Mark Majeski founded Majeski Athletic Consulting in 2011 after more than 20 years’ work in collegiate athletics. His focus and specializations are in helping athletics programs improve their student-athlete experience and helping small college programs maximize their efficiency and effectiveness. Mark remains engaged regionally and nationally promoting the importance of athletics and the impact it has on the overall educational experience for student-athletes.
Mark Majeski is the founder of Majeski Athletic Consulting, a firm committed to helping college athletics programs improve their student-athlete experience.
Mark spent two decades working in collegiate athletics at three different institutions, including 16 years as a director of athletics. Most recently he was director of athletics at Willamette University in Salem, Oregon from 2000-2011. Prior to his time at Willamette, Mark spent five years as director of athletics at the University of California, Santa Cruz and began his career in athletics at his alma mater, Menlo College.
Mark led Willamette Athletics through a decade of significant growth. A strategic planning effort for athletics engaged administrators, faculty, staff and students as well as the University’s Board of Trustees, resulting in increased budget, staffing and facilities improvements. He also implemented programs focused on student-athlete success, including the GAME PLAN program to help freshmen transition to college.
During his time at Willamette, the athletics budget grew by 60 percent, enhancing operating budgets and expanding staff while increasing external revenue by more than 250 percent. Annual giving dollars more than doubled through the Bearcat Club, the number of donors grew from 300 to over 750 and the average gift size grew significantly. Several facilities were upgraded, including turf fields, lights and scoreboards. The first athletics endowment funds were established with nearly $1 million in principal funds secured.
He has been active within the NCAA governance structure and served as chair of the Division III membership committee from 2008-2010. Mark also was chair of the Division III West Region Men’s Tennis Committee and a member of the Division III Working Group on Membership Issues.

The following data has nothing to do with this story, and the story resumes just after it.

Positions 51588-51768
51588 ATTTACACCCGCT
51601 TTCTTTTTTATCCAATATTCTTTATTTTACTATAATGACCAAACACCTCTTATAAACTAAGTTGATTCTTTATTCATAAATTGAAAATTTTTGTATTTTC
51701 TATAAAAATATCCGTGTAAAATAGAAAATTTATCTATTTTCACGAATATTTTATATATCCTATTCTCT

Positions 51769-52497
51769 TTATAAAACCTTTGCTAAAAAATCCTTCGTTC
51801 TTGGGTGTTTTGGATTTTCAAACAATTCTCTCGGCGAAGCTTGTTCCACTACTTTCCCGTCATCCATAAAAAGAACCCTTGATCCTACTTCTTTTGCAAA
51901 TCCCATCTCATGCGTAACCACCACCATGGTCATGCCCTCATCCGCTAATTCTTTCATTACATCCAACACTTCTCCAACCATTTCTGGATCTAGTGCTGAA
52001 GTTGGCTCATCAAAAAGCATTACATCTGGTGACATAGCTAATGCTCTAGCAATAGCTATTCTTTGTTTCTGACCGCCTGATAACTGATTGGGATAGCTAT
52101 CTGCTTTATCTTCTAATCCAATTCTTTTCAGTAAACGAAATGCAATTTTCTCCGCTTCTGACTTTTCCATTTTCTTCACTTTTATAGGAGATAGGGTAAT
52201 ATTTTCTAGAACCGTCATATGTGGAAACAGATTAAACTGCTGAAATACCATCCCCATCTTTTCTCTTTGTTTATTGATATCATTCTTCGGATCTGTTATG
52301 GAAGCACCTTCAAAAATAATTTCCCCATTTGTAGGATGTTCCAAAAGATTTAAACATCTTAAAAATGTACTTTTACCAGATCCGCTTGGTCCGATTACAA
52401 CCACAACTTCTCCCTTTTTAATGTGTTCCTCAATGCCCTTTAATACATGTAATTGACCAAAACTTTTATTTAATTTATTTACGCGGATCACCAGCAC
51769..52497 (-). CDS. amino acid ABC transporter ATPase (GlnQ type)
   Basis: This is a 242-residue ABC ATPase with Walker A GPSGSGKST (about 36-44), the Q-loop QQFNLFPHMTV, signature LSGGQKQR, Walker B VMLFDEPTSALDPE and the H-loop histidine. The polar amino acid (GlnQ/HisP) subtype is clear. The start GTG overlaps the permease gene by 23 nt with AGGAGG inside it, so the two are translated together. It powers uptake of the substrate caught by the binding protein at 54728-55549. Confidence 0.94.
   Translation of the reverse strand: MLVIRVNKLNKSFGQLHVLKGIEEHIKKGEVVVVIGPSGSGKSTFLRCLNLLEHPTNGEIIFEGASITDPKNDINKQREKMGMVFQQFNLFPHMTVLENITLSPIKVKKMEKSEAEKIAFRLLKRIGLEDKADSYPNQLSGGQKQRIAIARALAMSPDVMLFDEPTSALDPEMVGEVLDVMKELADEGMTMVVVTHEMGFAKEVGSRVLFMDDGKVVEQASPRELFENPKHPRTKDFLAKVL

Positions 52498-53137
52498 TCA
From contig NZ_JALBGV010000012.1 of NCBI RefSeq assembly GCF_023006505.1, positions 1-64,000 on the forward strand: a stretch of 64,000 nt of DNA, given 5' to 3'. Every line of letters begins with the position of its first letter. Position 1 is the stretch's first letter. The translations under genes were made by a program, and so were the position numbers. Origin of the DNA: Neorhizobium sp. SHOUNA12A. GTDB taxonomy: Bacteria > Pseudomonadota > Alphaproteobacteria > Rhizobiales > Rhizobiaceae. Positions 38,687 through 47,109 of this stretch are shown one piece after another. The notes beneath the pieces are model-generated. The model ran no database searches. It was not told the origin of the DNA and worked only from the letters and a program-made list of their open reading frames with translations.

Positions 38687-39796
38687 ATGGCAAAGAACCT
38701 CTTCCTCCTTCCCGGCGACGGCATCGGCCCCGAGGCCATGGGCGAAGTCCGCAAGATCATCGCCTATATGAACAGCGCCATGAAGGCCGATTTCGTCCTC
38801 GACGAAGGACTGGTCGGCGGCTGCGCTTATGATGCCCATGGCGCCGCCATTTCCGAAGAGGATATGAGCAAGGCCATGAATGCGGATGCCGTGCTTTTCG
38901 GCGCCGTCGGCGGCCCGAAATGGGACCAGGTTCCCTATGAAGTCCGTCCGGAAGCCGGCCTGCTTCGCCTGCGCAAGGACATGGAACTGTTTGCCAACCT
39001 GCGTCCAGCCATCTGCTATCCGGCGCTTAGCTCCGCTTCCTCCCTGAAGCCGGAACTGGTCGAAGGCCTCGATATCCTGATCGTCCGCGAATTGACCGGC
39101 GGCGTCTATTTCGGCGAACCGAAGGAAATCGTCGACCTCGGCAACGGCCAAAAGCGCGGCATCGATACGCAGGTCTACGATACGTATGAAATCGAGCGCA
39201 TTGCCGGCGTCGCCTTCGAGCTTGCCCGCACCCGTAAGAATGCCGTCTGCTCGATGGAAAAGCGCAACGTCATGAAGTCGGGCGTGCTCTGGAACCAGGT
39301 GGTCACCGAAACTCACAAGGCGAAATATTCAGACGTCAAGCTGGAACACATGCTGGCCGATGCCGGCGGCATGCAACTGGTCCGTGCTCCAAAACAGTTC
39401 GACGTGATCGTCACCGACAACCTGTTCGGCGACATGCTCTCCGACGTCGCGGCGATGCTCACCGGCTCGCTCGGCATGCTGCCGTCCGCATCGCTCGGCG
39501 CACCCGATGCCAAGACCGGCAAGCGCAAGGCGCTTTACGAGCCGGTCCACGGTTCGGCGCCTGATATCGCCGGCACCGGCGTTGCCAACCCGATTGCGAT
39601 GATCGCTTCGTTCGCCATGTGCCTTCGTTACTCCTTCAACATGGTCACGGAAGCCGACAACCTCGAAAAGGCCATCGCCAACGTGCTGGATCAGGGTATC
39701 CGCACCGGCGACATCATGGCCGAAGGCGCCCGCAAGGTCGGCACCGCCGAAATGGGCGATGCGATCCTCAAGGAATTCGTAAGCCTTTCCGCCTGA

Mark worked at the 1996 Atlanta Olympic Games as part of the management staff for Olympic Stadium. He also was part of the venue management staff for the Stanford University site during the 1994 FIFA World Cup.
He is an active member in the National Association of Collegiate Directors of Athletics (NACDA) and the National Association of Student Personnel Administrators (NASPA) and serves on the Advisory Board for University of Washington’s Intercollegiate Athletic Leadership master’s degree program.
Mark has the distinction of being associated with two of the most unusual mascots in sports: the UC Santa Cruz Banana Slugs, and the Menlo College Oaks.
2000-2011 Director of Athletics, Willamette University, Salem, Ore.
1995-2000 Director of Athletics, Univ. California, Santa Cruz
1991-1995 Assistant Athletics Director, Menlo College, Atherton, Calif.
1990-1991 Marketing Consultant, Jane Martin Associates, Palo Alto, Calif.
1989-1990 Account Executive, Bernard Hodes Advertising, Palo Alto, Calif.
Affiliations and Service
University of Washington
2005-current Advisory Board, Intercollegiate Athletic Leadership Program
National Collegiate Athletic Association
2008-2010 Chair, NCAA Division III Membership Committee
2007-2008 Member, Division III Working Group on Membership Issues
2005-2010 Member, NCAA Division III Membership Committee
1998-2002 West Region Chair, NCAA Division III Men’s Tennis Committee
1996 Olympic Games, Management Staff, Olympic Stadium, Atlanta, Georgia
1994 FIFA World Cup, Management Staff, Stanford University Stadium, Stanford, California
1998-1999 Head Women’s Basketball Coach, UC Santa Cruz
1996-1998 Assistant Women’s Basketball Coach, UC Santa Cruz
1992-1994 Head Softball Coach, Menlo College
M.A., San Jose State University, Higher Education Administration
B.A., Menlo College, Communication
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